I am always looking for a faster way to make the 26”-long sticks that make up the backrests of my chairs. Making the 12-1/2”-long short sticks is easy. I can bang one out in a minute or two with a block plane.
But the long sticks have a complicated shape. They have a 5/8” tenon at the bottom. Then the stick swells to 3/4” and goes back down to 5/8” along the next 8”. I have to get the swelling exactly right because the stick wedges in a 5/8” mortise in the arm and supports the arm from below. Finally the stick tapers to 1/2” at its tip.
I first learned to make long sticks with a drawknife and shavehorse. Then I was taught to use “trapping planes” on a lathe. Finally, I settled on using a jack plane and block plane. These were tools I already had an intimate relationship with. And I don’t need a shavehorse.
The process to make long sticks that’s outlined in “The Stick Chair Book” is one I have used for many years and is pretty fast. But during the last few months I have been experimenting with different combinations of strokes to see if I can speed the plow. The following process cuts my stick-making time in half. That cuts almost an hour off the time I need to make a chair.
Note that when I make sticks using planes, I skew the planes significantly (about 30°) to speed their cutting action.
As mentioned above, I use a jack plane and block plane to make my long sticks. I place a little stop block in a vise so it is 1/2” above the jaws of the vise. Or I use a planing block (shown in the photos) that is 1/2″ tall. I press the tip of the stick against the stop with one hand and push the plane with the other. The weight of the jack plane keeps it in the cut.
My long sticks begin as 3/4” x 3/4” x 26” octagons of straight hardwood. The work is divided into three stages.
I hold the tenon with one hand and the jack plane with the other. I make two tapering strokes with the jack plane. The first begins about 13” from the tip of the stick. The second begins back at my left hand. I make this pair of strokes three times without rotating the stick. This creates a significant flat on the stick. And by the third set of strokes, the jack is a little difficult to push.
Then I rotate the stick until an arris (aka a corner) is facing up. Then I repeat the above strokes – making the arris into a wide flat. Then I rotate the stick again. I keep stroking and rotating until the stick’s tip is about 5/8” in diameter – or about 1/8” above the 1/2”-tall stop in my vise.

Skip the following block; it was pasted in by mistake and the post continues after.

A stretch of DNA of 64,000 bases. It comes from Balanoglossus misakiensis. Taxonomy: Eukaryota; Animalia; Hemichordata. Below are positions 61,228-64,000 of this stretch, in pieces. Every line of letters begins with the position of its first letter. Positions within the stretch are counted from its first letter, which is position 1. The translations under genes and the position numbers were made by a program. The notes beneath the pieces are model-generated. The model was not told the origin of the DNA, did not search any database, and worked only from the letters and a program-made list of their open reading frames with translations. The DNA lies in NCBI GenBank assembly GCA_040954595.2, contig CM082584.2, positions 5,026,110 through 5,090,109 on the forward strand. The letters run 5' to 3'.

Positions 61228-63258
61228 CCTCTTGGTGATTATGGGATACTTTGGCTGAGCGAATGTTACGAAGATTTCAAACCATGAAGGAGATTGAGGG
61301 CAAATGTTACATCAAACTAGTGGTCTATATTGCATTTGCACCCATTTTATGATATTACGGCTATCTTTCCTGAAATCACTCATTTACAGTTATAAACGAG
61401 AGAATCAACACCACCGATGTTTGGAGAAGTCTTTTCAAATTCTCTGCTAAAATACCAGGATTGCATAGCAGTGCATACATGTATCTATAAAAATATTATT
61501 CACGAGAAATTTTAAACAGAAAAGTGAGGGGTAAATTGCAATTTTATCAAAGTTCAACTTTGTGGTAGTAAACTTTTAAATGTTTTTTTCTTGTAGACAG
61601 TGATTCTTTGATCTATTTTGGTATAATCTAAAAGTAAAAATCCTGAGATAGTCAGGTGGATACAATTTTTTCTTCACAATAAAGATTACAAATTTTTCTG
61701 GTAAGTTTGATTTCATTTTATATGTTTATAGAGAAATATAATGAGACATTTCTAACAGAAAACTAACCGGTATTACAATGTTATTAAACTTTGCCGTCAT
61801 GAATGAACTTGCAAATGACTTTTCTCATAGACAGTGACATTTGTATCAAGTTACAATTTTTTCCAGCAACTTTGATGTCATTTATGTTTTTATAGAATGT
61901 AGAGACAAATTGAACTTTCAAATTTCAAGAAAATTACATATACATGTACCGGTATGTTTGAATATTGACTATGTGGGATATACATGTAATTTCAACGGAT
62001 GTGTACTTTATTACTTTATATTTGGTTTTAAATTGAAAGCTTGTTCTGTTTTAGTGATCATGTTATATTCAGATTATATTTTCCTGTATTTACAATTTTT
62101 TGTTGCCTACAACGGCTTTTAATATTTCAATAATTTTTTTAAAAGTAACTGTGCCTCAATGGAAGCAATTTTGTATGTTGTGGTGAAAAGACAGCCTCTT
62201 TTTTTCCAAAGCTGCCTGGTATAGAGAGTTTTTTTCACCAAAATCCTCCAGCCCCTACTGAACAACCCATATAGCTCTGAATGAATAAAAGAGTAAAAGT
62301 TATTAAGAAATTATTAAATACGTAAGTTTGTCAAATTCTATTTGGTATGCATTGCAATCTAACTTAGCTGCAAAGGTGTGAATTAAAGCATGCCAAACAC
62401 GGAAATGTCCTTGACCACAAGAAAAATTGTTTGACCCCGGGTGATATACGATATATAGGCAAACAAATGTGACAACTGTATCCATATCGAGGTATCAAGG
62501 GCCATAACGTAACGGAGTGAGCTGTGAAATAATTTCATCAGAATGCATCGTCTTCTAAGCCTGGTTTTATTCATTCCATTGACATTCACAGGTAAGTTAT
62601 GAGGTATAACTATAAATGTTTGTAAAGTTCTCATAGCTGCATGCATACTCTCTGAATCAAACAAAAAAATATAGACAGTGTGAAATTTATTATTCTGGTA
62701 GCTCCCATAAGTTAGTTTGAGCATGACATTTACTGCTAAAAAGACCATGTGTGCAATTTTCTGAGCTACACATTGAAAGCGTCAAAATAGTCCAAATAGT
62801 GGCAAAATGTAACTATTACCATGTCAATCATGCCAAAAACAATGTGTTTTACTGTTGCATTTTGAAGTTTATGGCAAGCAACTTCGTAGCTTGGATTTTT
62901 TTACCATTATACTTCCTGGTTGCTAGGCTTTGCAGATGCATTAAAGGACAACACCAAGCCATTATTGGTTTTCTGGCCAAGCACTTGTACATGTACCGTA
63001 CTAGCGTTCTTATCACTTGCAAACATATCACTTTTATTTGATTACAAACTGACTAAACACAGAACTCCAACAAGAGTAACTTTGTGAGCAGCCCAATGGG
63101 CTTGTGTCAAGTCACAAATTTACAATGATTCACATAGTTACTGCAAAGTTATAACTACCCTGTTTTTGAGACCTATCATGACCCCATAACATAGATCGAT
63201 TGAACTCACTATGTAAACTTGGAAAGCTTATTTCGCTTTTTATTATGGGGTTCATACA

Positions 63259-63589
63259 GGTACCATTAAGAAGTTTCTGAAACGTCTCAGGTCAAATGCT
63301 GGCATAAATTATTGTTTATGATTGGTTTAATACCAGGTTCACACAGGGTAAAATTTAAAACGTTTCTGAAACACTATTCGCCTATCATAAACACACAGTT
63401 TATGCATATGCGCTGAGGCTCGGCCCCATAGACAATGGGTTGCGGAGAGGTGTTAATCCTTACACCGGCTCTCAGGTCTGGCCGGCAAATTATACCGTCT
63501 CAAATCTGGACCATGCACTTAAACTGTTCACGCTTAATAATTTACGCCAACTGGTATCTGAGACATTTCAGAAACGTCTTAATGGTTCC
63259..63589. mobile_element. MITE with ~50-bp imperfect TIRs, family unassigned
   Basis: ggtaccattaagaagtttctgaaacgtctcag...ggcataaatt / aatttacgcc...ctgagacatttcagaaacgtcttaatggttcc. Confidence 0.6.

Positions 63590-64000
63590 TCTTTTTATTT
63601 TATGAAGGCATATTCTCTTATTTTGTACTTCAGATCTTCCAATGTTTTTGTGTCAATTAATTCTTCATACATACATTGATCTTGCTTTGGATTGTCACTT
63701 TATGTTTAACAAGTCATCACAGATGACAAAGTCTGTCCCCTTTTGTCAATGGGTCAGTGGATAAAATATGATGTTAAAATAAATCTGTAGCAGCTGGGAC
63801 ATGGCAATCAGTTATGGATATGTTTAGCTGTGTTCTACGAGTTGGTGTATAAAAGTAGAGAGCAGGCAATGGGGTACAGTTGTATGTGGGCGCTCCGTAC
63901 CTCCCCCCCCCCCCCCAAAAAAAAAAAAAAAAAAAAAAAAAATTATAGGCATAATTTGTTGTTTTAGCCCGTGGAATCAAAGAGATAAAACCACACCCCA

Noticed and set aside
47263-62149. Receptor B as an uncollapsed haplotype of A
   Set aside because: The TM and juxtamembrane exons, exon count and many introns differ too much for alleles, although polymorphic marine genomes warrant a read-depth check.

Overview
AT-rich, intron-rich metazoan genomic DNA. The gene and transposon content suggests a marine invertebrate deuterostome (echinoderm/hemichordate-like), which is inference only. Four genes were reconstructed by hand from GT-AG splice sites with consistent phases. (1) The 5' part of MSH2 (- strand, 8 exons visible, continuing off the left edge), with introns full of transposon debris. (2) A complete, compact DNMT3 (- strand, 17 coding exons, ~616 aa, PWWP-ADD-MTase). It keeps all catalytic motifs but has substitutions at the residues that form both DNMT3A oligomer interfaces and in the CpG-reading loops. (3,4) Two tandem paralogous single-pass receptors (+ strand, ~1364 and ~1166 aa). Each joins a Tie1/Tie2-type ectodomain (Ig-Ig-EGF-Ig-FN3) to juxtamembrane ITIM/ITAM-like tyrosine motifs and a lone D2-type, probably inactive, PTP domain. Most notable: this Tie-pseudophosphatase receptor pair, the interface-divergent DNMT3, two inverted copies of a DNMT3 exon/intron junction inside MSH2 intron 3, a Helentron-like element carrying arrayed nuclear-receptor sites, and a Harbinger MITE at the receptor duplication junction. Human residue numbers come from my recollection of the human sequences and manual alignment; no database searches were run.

Then I enter Stage 2
Stage 2 is simple. It is just full-length strokes on the stick – from my hand (still holding the tenon) to the tip. I start on an arris and take three strokes, again making a flat. Then I rotate the stick until an arris faces up. Then three more strokes to flatten it. Rotate. Repeat.
I keep this pattern up until the tip of the stick is 1/2” in diameter and does not stick up above the stop in the vise.
That’s when I enter Stage 3.
I turn the stick around and press the tenon against the stop in the vise. Then I use a block plane to taper the bottom of the long stick down to the tenon. I do this by making quick, short cuts and rotating the stick. This work is quick.
Then I turn the stick around again, pushing its tip against the stop in the vise, and I clean up the top part of the stick, making sure it is round and the facets are nice and even.
I check my work by dropping the long stick into a mortise in my armbow. The stick should get wedged with about 8” of the stick (plus the 1-1/4” tenon) showing. If I need to remove more material, I remove the stick from the arm and shave it more with the block plane. Look for arrises and smooth them out.
This might not be the fastest way to make sticks, but it’s the fastest way I know of today.
— Christopher Schwarz
P.S. Why don’t I turn my sticks on a lathe? I don’t have a steady-rest or any other equipment that could make this work. I prefer to work with bench tools when making chairs in order to keep my tool kit as small as possible. Plus, I’m a fairly lame turner.